Anyhow, I digress. The storm damage got me thinking about my life. About life in general, I suppose. Look at all of these cities that have been completely ravaged by storms, typhoons, earthquakes, cyclones. People come together to help out other people. They rebuild after their devastation. And, through their grief and sadness, they make connections and most people who are interviewed later say that it made them stronger. It's no different from our day-to-day lives. We experienced trauma: a break-up, a car accident, the death of a loved one, an infidelity. We grieve, heartily and fiercely. We are wrecked. We are consumed with agony, physical and/or emotional. And then we learn how to rebuild. People come together to help us if we seek them (and sometimes when we don't). We get support. We learn from our mistakes. We learn healthy coping mechanisms, and we learn what to do and what not to do in the future. Storm damage makes us stronger.
I swear, if I get any stronger, I'm going to be unbreakable.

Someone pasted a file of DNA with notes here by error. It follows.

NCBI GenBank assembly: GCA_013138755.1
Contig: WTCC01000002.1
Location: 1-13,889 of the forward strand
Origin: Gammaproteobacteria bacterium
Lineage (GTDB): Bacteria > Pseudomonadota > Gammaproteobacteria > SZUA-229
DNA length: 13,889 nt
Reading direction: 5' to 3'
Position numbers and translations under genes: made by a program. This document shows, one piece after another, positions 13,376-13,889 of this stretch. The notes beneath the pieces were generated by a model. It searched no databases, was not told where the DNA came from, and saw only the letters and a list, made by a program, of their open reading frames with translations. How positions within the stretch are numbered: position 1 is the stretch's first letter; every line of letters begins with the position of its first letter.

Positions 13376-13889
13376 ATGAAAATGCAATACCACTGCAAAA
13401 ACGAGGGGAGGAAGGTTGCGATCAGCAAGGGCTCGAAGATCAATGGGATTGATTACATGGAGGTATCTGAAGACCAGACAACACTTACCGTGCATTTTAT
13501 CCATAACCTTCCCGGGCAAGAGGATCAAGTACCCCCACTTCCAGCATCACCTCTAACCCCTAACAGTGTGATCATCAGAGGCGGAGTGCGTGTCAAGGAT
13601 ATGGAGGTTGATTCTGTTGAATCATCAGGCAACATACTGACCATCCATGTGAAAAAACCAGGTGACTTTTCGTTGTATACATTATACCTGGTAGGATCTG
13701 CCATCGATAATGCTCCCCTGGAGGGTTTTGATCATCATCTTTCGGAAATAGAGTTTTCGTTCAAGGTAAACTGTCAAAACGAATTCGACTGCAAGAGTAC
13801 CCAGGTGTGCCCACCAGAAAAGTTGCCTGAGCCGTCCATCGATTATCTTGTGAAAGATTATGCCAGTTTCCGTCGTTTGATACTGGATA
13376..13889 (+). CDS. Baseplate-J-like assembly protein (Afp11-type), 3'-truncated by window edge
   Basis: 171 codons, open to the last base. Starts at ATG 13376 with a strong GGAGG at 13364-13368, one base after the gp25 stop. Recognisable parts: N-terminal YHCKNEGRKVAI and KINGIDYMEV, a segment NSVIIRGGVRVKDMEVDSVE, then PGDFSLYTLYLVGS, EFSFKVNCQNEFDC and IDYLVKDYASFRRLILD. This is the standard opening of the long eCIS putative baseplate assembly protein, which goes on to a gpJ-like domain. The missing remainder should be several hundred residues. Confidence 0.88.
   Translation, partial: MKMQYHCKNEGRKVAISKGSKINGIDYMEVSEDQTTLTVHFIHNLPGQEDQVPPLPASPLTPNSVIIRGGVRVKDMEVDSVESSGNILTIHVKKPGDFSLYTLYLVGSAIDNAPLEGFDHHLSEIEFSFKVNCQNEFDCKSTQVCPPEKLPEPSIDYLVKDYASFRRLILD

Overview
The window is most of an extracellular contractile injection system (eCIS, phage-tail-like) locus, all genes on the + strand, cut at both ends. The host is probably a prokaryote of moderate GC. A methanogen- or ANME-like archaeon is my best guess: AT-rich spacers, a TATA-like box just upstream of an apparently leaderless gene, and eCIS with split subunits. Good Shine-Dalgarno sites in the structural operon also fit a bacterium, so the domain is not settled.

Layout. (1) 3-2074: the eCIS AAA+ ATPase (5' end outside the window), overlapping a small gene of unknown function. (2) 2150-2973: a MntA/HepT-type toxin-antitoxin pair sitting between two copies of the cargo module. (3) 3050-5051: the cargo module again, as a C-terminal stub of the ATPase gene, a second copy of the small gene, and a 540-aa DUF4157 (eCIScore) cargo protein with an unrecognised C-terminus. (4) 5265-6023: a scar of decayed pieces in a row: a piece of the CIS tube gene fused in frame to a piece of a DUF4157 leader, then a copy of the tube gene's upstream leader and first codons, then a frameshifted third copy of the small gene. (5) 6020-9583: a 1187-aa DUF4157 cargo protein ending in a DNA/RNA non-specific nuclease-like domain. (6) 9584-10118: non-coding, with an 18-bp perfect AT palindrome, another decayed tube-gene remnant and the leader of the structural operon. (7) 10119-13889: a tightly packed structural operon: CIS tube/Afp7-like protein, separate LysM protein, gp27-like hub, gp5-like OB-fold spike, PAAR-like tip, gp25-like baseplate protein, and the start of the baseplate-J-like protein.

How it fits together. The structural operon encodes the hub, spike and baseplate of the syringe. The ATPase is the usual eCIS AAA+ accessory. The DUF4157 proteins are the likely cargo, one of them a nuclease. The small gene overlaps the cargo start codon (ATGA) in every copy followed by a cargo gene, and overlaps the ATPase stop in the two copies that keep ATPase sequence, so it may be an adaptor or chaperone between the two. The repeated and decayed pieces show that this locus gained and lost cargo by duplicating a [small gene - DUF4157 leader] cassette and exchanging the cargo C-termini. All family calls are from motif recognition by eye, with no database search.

I'm tired of being consumed by my anxieties. Worrying about whether something bad is going to happen has never once prevented it from happening, or made me feel better when it did or did not happen. There's no point in devoting my life to fear of the future, because I'm ruining my present by doing so. I'm halting my own ability to grow and mature by wallowing in self-pity every time something happens that I don't like. I know I'm not the only one who does this, and believe me, I understand the mindset behind it because I've lived this way for so long. But my husband (who, don't tell him I said this, is a wiser person than I) has this Take-It-Day-By-Day outlook that I've never seemed to master. It's Biblical, too -- Jesus taught us to pray for our Daily Bread, right? Not for a feast next week to make us forget all the ramen noodles we have to eat this week. This day's suffering is sufficient for this day, so we shouldn't be concerned about what's going to happen tomorrow. Just get us through THIS day, THIS trial. Help us to find hope and faith and positivity.